No home without the heart
of the woman, the quivering
keepsake of meat. Bury it beneath
the proudest pillars, house mother,
roof across her shoulders. Set her
feet in your kitchen, breath in your air-
well. Glass the windows with her watching,
learning to watch and be watched, watching
out for too many watchmen. How delightful/
frightful to be watched.
Paint over her past until
the monitors demand it stripped bare
in sacrifice. Sink in
the bathroom her voice, dripping
violet acoustics, hollow echo over
the slurry of all things flushed
with pride, shrieking shame.
No home without the shame
of the woman, passed down,
heirlooms of years long drowned. Without
her bones picked and puckered, peace
sucked out the marrow. Without her spine
ceiling cracking synovial, drumbeat rising
through the floor. No home without you folded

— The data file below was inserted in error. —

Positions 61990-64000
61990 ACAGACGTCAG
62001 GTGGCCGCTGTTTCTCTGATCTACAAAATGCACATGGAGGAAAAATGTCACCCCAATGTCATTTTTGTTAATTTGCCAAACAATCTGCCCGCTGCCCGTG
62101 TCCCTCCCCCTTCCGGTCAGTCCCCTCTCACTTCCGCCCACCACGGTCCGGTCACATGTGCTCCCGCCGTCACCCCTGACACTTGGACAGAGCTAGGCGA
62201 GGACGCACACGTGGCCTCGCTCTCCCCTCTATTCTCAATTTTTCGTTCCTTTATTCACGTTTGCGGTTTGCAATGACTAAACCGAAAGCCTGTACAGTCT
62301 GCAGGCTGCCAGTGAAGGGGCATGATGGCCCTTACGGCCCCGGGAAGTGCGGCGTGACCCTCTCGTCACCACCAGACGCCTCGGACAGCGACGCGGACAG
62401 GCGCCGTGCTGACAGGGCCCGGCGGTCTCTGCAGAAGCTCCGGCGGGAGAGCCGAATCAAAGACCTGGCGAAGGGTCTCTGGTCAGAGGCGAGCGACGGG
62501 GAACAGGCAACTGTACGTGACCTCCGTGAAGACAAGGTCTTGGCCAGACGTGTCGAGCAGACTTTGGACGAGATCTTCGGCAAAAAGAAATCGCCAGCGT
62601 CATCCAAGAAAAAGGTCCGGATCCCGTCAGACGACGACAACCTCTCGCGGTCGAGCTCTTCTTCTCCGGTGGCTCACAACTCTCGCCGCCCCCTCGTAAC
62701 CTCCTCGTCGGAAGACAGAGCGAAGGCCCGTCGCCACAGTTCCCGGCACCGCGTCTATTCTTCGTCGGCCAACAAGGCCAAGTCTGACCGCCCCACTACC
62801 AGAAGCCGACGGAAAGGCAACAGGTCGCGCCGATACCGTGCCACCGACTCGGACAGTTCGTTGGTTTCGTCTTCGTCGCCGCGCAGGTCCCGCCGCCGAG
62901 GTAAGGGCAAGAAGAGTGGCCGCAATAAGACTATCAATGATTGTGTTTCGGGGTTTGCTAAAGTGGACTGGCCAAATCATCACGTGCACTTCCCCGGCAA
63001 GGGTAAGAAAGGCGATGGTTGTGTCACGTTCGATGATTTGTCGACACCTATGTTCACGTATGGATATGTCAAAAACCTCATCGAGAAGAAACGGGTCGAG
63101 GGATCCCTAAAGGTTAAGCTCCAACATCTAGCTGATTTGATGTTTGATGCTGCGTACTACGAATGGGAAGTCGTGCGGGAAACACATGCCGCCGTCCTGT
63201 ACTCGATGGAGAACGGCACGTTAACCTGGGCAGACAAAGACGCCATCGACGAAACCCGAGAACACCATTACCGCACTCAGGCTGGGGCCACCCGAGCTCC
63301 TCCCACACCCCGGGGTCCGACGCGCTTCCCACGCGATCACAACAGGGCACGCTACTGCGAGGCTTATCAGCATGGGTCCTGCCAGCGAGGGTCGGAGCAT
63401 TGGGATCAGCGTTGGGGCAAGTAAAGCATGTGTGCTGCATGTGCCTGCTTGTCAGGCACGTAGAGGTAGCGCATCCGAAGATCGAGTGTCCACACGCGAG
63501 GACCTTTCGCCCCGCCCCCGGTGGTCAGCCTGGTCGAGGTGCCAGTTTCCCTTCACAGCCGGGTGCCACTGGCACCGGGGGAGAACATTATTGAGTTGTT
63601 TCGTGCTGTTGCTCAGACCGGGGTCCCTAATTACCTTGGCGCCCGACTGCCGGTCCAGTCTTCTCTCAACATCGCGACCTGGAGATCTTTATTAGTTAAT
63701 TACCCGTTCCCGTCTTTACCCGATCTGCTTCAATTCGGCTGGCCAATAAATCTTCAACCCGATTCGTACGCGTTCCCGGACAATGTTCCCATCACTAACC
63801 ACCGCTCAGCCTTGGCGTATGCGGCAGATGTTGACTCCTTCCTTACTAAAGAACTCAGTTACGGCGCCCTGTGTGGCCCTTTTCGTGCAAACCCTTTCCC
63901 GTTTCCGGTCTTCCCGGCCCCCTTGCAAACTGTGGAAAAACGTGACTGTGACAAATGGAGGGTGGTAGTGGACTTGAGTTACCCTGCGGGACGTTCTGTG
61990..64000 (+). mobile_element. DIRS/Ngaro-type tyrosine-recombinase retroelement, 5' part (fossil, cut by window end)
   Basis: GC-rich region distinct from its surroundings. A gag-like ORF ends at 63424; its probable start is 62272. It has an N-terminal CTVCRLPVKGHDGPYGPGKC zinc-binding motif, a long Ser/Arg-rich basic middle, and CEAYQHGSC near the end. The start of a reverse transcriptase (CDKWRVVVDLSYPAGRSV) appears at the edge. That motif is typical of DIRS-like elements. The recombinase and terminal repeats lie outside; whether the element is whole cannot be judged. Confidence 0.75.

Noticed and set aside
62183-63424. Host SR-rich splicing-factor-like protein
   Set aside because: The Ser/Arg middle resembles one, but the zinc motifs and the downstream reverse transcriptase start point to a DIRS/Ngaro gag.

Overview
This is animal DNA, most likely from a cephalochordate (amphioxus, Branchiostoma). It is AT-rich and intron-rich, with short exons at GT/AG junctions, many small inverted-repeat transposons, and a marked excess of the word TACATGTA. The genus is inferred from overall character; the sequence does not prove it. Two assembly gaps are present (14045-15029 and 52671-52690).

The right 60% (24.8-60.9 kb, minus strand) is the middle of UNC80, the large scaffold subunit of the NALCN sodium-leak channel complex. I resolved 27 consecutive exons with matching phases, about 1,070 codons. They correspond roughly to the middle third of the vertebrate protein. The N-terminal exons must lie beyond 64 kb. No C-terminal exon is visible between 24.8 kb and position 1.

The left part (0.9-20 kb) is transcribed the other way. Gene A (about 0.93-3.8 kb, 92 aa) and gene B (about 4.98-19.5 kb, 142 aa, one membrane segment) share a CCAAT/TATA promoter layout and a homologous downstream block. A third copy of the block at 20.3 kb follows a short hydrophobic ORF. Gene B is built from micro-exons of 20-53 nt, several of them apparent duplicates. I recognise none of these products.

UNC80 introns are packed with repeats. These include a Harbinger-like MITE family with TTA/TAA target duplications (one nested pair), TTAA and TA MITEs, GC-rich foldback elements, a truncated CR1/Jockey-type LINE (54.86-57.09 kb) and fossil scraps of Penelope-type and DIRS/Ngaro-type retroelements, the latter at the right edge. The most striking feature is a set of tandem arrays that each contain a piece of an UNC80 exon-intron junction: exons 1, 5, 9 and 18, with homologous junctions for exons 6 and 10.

into foundation; only room
for the woman to grow walls again.
the riot, the bodhisattva
sans lotus or halo, hallowed feet tread
these bleeding streets. Not so lofty yet
to disremember human grievances,
bloody and splendid, swept up
in the swelling clamour
of raw hearts talking back
for the first time. Clad
in chrysanthemum yellow, ash
and rage, facing down
the architects of their suffering
with battered biscuit tins, raised
fingers, insistent in refusal
to submit. Hope blooming brilliant
from the muck. When they are crushed,
their soft and bloody faces
drip clean with mercy’s dew.
Some warm voice surrounds them:
It’s all right, you’re
not alone. Someone
heard you cry.
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